One organization utilizing this building technique is PFNC Global communities, which stands for "Por Fin Nuestra Casa," the Spanish equivalent of “Finally, a Home of Our Own.” PFNC is in the process of launching their one-unit shipping container home business, and they plan to create housing for people currently living in dangerous or insufficient housing situations around the world. They can put together a unit for less than $10,000, and BusinessWeek even took note and named their concept one of the top 20 most important innovations of the next 10 years.

The shipping container method is also ideal for creating portable temporary disaster relief shelters. Small units can be constructed quickly and then shipped out to provide people with a roof and basic amenities until they are back on their feet.

In 2006, Aquentium, a company based in North Palm Springs, CA, unveiled a deployable disaster-relief housing structure created from a used shipping container. They entered into an exclusive marketing and licensing agreement with Theodore Ciotti, the homes’ inventor. The sample unit is a 20-foot container that became a fold-out, 450-square-foot housing structure. It features two bedrooms and one bathroom containing a sink, toilet, and shower. There’s also a kitchen area and living room.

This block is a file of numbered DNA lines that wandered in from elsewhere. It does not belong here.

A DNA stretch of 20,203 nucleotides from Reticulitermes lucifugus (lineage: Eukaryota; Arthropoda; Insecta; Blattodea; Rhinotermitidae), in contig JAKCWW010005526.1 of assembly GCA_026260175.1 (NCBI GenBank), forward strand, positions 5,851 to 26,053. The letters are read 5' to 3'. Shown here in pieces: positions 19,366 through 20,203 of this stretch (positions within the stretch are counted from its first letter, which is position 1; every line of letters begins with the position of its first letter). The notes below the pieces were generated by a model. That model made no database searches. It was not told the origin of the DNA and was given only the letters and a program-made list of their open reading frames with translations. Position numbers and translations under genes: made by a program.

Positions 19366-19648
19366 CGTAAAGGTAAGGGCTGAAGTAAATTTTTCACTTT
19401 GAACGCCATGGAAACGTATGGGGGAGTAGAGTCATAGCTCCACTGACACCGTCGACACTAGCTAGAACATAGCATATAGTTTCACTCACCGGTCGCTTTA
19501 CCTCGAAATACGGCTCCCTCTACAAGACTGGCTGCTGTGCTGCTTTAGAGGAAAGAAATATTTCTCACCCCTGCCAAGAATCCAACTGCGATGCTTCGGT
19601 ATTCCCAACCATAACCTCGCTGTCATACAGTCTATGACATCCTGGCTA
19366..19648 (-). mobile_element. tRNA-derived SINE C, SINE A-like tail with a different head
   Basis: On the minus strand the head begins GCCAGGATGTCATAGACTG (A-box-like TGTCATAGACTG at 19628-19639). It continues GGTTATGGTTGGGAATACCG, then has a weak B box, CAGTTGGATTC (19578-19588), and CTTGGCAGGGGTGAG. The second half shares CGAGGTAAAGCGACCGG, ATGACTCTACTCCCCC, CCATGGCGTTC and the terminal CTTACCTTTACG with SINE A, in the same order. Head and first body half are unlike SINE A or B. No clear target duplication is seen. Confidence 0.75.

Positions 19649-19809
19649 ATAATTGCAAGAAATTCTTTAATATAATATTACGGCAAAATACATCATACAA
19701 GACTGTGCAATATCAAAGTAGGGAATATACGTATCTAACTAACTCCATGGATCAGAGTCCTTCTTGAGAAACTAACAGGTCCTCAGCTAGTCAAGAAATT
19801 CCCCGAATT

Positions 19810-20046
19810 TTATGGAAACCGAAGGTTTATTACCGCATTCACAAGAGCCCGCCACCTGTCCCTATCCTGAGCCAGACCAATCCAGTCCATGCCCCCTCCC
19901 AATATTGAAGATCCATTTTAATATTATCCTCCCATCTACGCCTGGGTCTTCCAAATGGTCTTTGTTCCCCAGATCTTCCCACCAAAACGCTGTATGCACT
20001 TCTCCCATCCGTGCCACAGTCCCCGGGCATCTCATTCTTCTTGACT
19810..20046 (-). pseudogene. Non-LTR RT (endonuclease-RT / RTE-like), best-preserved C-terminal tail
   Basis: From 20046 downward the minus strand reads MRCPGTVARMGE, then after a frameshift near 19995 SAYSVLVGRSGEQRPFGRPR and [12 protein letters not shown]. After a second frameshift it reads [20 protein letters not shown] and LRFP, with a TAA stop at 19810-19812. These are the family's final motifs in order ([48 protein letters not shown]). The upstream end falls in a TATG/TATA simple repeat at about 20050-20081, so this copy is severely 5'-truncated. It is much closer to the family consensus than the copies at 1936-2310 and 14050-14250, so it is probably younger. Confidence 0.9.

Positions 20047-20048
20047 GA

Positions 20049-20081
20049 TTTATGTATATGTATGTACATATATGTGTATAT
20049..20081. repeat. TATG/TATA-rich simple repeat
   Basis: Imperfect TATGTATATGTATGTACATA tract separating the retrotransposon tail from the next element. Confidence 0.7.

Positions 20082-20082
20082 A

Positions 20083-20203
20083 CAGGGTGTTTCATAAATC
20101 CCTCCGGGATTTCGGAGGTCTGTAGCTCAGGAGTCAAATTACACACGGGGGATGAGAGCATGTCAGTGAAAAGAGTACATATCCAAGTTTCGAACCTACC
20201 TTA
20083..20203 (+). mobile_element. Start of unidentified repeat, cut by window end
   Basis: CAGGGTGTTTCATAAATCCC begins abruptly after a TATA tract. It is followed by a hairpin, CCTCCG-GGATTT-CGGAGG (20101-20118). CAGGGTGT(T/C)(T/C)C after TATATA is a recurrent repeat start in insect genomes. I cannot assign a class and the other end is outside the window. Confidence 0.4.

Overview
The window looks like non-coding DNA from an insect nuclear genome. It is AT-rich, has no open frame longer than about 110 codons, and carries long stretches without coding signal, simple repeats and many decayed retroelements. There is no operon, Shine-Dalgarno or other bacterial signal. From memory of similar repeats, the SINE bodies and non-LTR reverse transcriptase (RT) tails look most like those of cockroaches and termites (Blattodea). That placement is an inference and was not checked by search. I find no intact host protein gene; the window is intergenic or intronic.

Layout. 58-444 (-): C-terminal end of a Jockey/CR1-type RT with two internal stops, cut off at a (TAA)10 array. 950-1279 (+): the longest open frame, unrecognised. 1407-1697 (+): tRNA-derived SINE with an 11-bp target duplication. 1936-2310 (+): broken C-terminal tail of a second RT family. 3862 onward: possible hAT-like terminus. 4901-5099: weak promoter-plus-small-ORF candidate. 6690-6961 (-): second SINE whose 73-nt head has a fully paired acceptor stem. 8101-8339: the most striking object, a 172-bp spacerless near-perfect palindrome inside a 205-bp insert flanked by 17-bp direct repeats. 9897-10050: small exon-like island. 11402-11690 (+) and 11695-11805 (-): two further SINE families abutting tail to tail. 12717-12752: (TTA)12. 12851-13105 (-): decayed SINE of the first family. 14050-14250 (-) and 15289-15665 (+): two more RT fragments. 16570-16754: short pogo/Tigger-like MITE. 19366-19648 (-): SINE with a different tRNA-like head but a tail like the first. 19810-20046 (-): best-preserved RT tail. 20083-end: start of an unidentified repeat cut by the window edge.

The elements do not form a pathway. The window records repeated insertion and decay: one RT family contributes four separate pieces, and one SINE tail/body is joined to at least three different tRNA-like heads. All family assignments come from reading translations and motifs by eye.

Aquentium President Mark Taggatz said the housing units can be used "for any disaster—tsunamis, hurricanes, floods, fires" and that the company also plans to be competitive in the low-income housing market.

Some architectural innovators have also used the containers to create sleek, modern, and architecturally stunning homes, apartments, and office buildings. California architect Peter DeMaria built the first two-story shipping container home in the United States in 2006 using recycled steel containers and a combination of conventional stick frame construction and prefabricated assemblies. The result was a Redondo, CA Beach Home that won the 2007 American Institute of Architects Award for Design Excellence/Special Innovation. The design resembles the geometric focus, simplicity, and openness of Frank Lloyd Wright.

The shipping container trend is young and gaining fast momentum. A combination of a slumping housing market and the need for temporary housing following disasters as well as low-cost construction has caused homes, offices, apartments, and hotels made from the recycled containers to spring up around the world. Projects such as Aquentium’s hold tremendous promise to provide a place to live for those struck by hurricanes and floods, and the container homes could also play a role in creating green affordable housing for low-income residents, which could help prevent homelessness and reduce the environmental impact from construction. In the future, don’t be surprised if you see more container homes popping up wherever they’re needed.